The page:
In-Depth

Critics Skeptical of the Latest Microsoft Biometric Push

Does Microsoft's Windows Hello biometric login system avoid the security pitfalls that plague traditional passwords?

It's hard to dispute passwords today are a weak form of securing data and access to systems, and Microsoft's latest effort to put them to pasture has earned the company praise from many security experts, but skeptics question if the company's new Windows Hello and Passport combination are the answer to the problem.

Critics of Windows Hello say Microsoft once again is late to the party on a technology that Apple Inc. has started to make popular when releasing touch-based authentication on its iPhone and iPad devices. Windows Hello also isn't Microsoft's first attempt to bring biometric authentication to the masses. More than a decade ago, Microsoft developed support for fingerprint scanners in Windows PCs, but only the most expensive systems were equipped with them and the technology wasn't consistent or reliable. Apple's biometric authentication works well to unlock devices and access the Apple Store, but that's as far as it goes right now, though early success of Apple Pay suggests that's about to change. Even though Windows Hello and Passport offers more varied biometric authentication than Apple fingerprint authentication, several detractors raised concerns that Windows Hello and Passport -- if there are holes in the technology -- could do more harm to those whose identities are stolen than compromised passwords.

"Broadly, it's a good thing to do, however, if you can break any part of the stack it can be extraordinarily bad, so I hope they do a good job securing it," says Simon Crosby, CTO and founder of Bromium, which offers an endpoint security solutions that create hardware- and software-based micro virtual machines for each computing task.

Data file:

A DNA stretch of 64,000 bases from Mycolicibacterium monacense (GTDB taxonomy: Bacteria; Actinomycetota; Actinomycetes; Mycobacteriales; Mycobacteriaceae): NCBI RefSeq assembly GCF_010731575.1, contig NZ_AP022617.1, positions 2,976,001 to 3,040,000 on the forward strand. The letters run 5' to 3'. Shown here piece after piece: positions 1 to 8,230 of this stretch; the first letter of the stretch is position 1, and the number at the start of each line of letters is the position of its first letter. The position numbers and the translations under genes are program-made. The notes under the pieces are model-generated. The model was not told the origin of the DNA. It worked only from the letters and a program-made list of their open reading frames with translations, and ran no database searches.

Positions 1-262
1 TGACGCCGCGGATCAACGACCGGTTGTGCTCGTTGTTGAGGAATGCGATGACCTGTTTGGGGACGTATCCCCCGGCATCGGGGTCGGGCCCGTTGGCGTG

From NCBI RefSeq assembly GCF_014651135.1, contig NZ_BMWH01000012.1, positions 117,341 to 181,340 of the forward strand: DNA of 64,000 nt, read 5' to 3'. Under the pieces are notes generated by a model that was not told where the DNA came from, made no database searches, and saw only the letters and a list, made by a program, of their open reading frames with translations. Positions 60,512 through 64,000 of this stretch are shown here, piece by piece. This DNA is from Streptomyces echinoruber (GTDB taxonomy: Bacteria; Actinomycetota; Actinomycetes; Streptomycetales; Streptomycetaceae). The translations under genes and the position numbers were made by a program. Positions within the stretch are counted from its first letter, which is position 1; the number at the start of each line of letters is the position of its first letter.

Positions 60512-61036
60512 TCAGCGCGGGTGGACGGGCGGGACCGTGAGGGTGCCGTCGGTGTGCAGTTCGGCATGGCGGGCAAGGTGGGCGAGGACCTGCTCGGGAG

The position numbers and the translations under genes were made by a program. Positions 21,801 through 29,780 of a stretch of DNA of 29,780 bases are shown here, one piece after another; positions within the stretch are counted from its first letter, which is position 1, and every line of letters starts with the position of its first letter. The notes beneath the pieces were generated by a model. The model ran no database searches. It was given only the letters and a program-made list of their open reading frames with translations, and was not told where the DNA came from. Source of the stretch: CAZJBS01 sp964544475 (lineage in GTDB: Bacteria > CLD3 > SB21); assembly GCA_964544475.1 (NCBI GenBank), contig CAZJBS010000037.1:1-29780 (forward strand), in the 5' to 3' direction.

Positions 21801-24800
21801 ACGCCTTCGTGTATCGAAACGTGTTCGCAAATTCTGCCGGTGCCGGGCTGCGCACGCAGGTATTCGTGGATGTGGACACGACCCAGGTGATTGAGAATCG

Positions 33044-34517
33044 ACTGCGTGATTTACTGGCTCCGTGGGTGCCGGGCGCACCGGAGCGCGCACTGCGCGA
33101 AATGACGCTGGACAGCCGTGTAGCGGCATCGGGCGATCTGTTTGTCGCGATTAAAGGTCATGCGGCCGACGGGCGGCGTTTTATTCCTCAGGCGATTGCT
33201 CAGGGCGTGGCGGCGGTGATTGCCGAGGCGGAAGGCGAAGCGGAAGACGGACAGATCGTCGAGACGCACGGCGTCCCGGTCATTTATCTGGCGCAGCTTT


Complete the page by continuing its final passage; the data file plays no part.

"I'm candidly worried about it," adds Morey Haber, vice president of technology at BeyondTrust Inc., a provider of privilege management software. "If someone steals your likeness, what can they do with it? Their facial recognition in Windows Hello is not a photo, it's infrared, it's other details but that has to get stored somewhere for comparison. Currently, and theoretically, there's no way to steal it. But what if they did? It's not like a password or even a government DOD CAC [two-factor authentication] card, where if it's compromised, they replace it and you get a new certificate. But if it's biometrics, you can't replace your face, your body or anything else. Can you ever stop someone from stealing that likeness?"

Dustin Ingalls, group program manager for enterprise and security in the Microsoft Operating Systems Group, looks to reassure skeptics such as Haber, explaining user likeness is never transmitted over a network, nor can it be compromised from a device. "When you enroll your biometric on a Windows device, we do feature extraction -- you can think of it as a one-way hash of your image," Ingalls tells Redmond. "It's basically the equivalent of a protected PIN, it's totally useless, unless I steal the device. If an attacker gets an incredibly high-fidelity image, it still doesn't do them any good."

While Windows Hello and Passport could usher in the replacement of passwords, there are a number of variables that must play out. For one, while most major OEMs have promised to release various forms of biometric-capable hardware to their new Windows 10-based systems, it remains to be seen if it's only added selectively to high-end machines or to what extent it becomes pervasive. Another key question is whether it will merely offer authentication to the devices, Windows Live and Active Directory, or whether Web site operators and payment processors will also support it. It's not a technical issue, according to Ingalls, who says it just requires a simple API call.